US President Donald Trump has signed a presidential memorandum that could impose tariffs on up to $US60 billion ($77 billion) of imports from China, although his action was far removed from the threats that could have ignited a global trade war.
- Mr Trump will target the Chinese imports only after a consultation period
- The United States runs a $486 billion goods trade deficit with China
- Alleged intellectual property law breaches by China will also be pursued through the WTO
Under the terms of the memorandum, Mr Trump will target the Chinese imports only after a consultation period, a measure that will give industry lobbyists and legislators a chance to water down a proposed target list which runs to 1,300 products.
China will also have space to respond to Mr Trump’s actions, reducing the risk of immediate dramatic retaliation from Beijing, and Mr Trump struck an emollient tone as he started speaking, saying “I view them as a friend”.
“We have spoken to China and we are in the middle of negotiations,” Mr Trump said.
He said the loss of American jobs due to unfair trade was one of the main reasons he had been elected in 2016.
The United States runs a $486 billion goods trade deficit with China.
Washington will also pursue alleged breaches of intellectual property law by China through the World Trade Organisation, a body that has repeatedly drawn the ire of the administration but which could provide a resolution that avoids a trade war.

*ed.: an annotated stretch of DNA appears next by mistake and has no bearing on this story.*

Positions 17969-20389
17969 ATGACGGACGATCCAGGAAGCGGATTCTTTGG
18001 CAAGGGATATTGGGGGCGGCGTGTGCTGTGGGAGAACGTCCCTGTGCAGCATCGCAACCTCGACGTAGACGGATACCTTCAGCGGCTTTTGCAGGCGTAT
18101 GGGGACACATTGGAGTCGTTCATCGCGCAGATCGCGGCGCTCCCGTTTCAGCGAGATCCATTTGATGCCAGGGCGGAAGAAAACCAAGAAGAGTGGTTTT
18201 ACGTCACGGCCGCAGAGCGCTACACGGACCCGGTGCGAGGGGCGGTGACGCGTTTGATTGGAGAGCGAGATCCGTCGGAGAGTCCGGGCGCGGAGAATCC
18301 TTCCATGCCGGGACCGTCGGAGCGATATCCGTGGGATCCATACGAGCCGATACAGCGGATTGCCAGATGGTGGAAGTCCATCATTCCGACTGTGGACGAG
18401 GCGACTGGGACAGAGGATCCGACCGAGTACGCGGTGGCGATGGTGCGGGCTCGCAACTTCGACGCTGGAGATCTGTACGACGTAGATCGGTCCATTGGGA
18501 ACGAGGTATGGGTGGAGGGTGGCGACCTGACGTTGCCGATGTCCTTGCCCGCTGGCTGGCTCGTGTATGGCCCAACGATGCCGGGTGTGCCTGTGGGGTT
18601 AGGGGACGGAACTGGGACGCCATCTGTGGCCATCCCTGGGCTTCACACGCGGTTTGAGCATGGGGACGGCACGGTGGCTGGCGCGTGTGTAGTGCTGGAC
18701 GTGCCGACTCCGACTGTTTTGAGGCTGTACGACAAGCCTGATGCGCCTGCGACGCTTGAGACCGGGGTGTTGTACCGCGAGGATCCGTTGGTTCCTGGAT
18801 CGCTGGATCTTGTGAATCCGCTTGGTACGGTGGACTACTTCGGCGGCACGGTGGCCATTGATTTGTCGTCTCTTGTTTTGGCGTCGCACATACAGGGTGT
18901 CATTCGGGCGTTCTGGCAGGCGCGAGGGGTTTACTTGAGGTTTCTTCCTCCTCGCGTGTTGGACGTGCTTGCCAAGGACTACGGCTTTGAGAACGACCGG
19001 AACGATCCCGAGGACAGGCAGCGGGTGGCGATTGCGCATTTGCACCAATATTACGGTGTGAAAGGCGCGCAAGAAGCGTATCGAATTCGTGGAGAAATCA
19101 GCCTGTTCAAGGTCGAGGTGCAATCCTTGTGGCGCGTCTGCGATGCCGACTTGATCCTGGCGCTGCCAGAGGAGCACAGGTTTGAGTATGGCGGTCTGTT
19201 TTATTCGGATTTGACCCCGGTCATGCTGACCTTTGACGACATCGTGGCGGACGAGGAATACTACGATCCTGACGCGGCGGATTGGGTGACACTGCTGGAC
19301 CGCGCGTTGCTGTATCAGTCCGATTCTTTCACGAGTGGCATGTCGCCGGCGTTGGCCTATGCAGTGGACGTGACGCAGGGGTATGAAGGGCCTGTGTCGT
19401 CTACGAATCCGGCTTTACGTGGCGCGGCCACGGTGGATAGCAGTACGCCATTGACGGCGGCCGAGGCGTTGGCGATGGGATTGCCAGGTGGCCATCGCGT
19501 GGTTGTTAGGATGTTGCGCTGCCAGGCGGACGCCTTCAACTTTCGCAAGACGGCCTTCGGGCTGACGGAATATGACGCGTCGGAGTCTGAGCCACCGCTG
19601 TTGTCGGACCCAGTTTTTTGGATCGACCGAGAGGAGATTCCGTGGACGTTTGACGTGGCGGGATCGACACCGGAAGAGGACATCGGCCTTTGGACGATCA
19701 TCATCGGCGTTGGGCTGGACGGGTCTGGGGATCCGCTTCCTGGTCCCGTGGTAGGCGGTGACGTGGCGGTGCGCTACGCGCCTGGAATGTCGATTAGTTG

Global stocks had sold off on Thursday (local time) on the expectation of tough action from Mr Trump, with US markets down as much as 2 per cent, but recovered somewhat after the announcement.
Following Mr Trump’s announcement, the US Trade Representative’s office will present a list of products that could be targeted, primarily from the high-tech sector.
There will then be a 60-day consultation period before definitive action will be put into force.
White House officials told a briefing ahead of the trade announcement that the administration was eyeing tariffs on $64 billion in Chinese goods.
They said the figure was based on a calculation of the impact on the profits of US companies that had been forced to hand over their intellectual property as the price of doing business in China.
There was no explanation of the difference between the numbers provided by White House officials in the briefing and Mr Trump’s $77 billion.
“Many of these areas are those where China has sought to acquire advantage through the unfair acquisition and forced technology transfer from US companies … establishing its own competitive advantage in an unfair manner,” Everett Eissenstat, deputy director of the National Economic Council, told reporters.
In addition, Mr Trump will also direct the US Treasury to propose measures that could restrict Chinese investments in the United States, Mr Eissenstat said.
The tariffs and investment restrictions will be imposed under the US Trade Representative’s “Section 301” investigation into alleged misappropriation of US intellectual property by China.
Mr Eissenstat said the investigation clearly demonstrates unfair practices by China, which forces US investors to turn over key technologies to Chinese firms.